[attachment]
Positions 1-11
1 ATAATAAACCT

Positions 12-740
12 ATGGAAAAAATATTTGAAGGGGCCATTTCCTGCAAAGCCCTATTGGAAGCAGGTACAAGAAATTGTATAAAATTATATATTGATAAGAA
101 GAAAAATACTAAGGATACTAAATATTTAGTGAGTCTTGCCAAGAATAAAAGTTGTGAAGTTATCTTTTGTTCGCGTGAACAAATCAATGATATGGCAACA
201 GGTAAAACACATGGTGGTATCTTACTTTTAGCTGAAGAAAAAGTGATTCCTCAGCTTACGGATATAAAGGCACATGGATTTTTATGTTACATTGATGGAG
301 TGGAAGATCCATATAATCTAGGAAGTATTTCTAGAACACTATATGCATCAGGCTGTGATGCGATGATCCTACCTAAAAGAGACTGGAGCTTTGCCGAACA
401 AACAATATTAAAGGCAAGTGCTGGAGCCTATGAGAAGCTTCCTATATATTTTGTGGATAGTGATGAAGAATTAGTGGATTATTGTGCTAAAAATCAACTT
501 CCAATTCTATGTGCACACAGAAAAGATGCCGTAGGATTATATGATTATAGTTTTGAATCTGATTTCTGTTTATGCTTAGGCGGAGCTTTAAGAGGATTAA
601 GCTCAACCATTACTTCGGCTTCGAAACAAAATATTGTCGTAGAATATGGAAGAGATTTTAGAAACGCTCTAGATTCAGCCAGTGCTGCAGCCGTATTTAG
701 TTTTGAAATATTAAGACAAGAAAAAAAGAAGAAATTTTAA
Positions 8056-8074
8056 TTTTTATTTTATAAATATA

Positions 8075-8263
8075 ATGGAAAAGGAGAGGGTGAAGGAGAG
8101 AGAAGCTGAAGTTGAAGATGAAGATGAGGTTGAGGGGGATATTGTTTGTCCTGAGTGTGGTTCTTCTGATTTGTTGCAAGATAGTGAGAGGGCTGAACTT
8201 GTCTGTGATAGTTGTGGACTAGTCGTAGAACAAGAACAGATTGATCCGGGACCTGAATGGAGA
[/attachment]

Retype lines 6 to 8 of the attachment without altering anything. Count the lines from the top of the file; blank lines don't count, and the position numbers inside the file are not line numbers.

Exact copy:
201 GGTAAAACACATGGTGGTATCTTACTTTTAGCTGAAGAAAAAGTGATTCCTCAGCTTACGGATATAAAGGCACATGGATTTTTATGTTACATTGATGGAG
301 TGGAAGATCCATATAATCTAGGAAGTATTTCTAGAACACTATATGCATCAGGCTGTGATGCGATGATCCTACCTAAAAGAGACTGGAGCTTTGCCGAACA
401 AACAATATTAAAGGCAAGTGCTGGAGCCTATGAGAAGCTTCCTATATATTTTGTGGATAGTGATGAAGAATTAGTGGATTATTGTGCTAAAAATCAACTT